I don't think I'm burned out on writing, but it's like there's a magic force field around the MS Word icon on my desktop that manages to deflect my cursor someplace else, like Safari or Lightroom*, every time I get near it.

I'll bust out of this like I have every time before, but dammit, if you can't vent whinily on your own blog, where can you vent?


*And yes, before someone suggests it, my work computer doesn't even have games on it. I have a Mac mini desktop that only has MS Office, Adobe Creative Cloud, and whatever bloatware came with this version of OS X. The games are on a Dell laptop that doesn't get booted up before 6PM.

Saturday, July 21, 2018

Saturday Morning Rambling

So I'm actually watching a golf...tournament? match? game?...whatever, and finding it moderately interesting. Not a sport I've ever had the faintest urge to try, but there's obviously a ton of technique involved.

What I'm really paying attention to are the photographers, both the pros and among the spectators. What kind of clod holds an iPad up to take pictures in the throng around a green? The people behind you want to see Tiger putt, too, jerk.

More than one pro running a Nikon or Canon with big glass on a monopod has a Sony a6xxx slung around their neck that they occasionally grab one-handed shots with. That's interesting.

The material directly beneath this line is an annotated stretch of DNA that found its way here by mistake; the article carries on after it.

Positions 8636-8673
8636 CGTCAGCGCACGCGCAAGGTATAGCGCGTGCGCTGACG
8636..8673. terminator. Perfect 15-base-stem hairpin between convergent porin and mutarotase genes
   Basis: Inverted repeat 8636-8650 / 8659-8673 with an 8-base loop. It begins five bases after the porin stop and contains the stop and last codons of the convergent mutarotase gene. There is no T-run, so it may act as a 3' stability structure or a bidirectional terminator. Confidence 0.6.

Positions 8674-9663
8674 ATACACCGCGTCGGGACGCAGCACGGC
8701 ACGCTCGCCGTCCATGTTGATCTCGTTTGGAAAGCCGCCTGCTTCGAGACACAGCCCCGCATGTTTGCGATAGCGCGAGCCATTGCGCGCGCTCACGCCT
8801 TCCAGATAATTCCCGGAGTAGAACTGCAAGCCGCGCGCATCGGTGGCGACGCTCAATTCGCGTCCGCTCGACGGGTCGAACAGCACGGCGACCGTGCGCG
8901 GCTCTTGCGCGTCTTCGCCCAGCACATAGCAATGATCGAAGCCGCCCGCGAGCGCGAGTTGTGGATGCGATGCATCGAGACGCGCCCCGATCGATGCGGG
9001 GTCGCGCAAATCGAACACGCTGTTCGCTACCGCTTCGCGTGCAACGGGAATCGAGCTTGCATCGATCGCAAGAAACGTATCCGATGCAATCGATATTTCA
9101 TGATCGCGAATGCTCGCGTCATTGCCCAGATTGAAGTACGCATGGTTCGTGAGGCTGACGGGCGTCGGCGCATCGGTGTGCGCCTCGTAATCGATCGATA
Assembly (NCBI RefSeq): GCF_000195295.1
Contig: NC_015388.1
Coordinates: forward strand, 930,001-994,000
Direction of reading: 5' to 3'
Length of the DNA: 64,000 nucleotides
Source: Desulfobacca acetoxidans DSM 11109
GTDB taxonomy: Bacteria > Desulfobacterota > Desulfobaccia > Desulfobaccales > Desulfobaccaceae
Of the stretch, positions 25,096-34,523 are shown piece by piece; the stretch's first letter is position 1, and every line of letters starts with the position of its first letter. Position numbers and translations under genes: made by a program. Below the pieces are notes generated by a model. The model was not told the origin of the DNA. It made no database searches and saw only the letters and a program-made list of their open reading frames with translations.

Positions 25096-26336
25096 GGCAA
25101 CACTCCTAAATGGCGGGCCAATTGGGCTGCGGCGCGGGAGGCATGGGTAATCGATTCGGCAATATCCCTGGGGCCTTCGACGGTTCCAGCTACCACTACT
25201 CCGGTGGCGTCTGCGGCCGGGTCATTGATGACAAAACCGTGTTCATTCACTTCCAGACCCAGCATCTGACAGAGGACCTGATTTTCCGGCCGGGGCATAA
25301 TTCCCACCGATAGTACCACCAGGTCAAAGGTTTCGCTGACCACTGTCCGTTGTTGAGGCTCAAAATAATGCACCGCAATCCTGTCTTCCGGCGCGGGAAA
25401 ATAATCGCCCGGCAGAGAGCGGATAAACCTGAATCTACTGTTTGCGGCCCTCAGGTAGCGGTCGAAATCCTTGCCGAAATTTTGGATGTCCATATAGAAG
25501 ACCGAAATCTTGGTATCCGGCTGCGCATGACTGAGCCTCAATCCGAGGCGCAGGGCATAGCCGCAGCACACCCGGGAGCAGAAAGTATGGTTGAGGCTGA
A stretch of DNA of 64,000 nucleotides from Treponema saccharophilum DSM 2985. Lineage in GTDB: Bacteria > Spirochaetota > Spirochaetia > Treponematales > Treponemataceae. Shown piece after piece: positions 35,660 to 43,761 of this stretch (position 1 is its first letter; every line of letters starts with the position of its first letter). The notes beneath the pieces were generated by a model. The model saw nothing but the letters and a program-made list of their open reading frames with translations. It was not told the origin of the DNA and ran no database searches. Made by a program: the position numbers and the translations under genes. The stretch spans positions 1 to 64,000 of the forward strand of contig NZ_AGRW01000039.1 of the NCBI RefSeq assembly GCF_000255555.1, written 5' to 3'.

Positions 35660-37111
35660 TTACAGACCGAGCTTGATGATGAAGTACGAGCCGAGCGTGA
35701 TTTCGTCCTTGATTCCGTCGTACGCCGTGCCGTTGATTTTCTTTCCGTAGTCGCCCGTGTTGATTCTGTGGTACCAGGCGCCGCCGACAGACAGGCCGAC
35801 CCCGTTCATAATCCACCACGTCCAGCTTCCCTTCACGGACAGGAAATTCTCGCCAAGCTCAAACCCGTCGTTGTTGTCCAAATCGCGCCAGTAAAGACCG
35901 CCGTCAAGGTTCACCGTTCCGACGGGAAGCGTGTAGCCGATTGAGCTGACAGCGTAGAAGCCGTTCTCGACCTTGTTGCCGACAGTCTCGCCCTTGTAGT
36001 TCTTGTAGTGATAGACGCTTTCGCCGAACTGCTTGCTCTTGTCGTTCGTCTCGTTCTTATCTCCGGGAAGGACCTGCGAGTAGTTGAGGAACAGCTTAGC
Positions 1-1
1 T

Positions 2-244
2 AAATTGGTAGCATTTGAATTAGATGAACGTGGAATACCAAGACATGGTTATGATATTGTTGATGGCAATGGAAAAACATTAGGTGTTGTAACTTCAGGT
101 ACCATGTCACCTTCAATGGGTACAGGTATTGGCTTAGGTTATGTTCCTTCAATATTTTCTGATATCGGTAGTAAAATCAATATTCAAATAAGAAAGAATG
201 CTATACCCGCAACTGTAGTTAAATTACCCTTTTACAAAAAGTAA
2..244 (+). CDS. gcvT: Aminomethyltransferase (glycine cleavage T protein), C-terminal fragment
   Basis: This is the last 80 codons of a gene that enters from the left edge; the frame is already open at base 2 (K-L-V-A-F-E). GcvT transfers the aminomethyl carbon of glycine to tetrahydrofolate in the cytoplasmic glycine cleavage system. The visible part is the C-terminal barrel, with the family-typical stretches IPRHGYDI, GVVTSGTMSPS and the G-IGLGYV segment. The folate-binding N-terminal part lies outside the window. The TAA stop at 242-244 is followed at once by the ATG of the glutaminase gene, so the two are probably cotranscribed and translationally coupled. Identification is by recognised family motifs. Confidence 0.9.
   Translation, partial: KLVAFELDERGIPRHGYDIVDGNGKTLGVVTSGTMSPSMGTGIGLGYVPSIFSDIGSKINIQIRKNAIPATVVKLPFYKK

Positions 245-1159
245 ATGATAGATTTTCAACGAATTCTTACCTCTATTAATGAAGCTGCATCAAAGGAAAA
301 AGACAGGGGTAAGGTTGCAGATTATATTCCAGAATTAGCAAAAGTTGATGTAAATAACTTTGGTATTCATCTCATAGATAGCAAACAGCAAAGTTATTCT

This led to a discussion on Facebook about sports photography, which bears some relation to the photography I like the most.

Kevin from Misfires And Light Strikes described the setup for shooting basketball games back in the days of film. That had to be some challenging work.

Photographing shooters on an outdoor range in daylight isn't terribly technically challenging, but indoor sports is something that's near impossible to do without equipment selected for the task.

Indoor sports photography with your typical f/3.5-5.6 "all-in-one" vacation zoom is an exercise in frustration. I once filled up a couple cards of awful, blurry crap for lack of the right lens, as well as zero experience in shooting that sort of action. I learned some things that didn't work, though, and am itching to try again.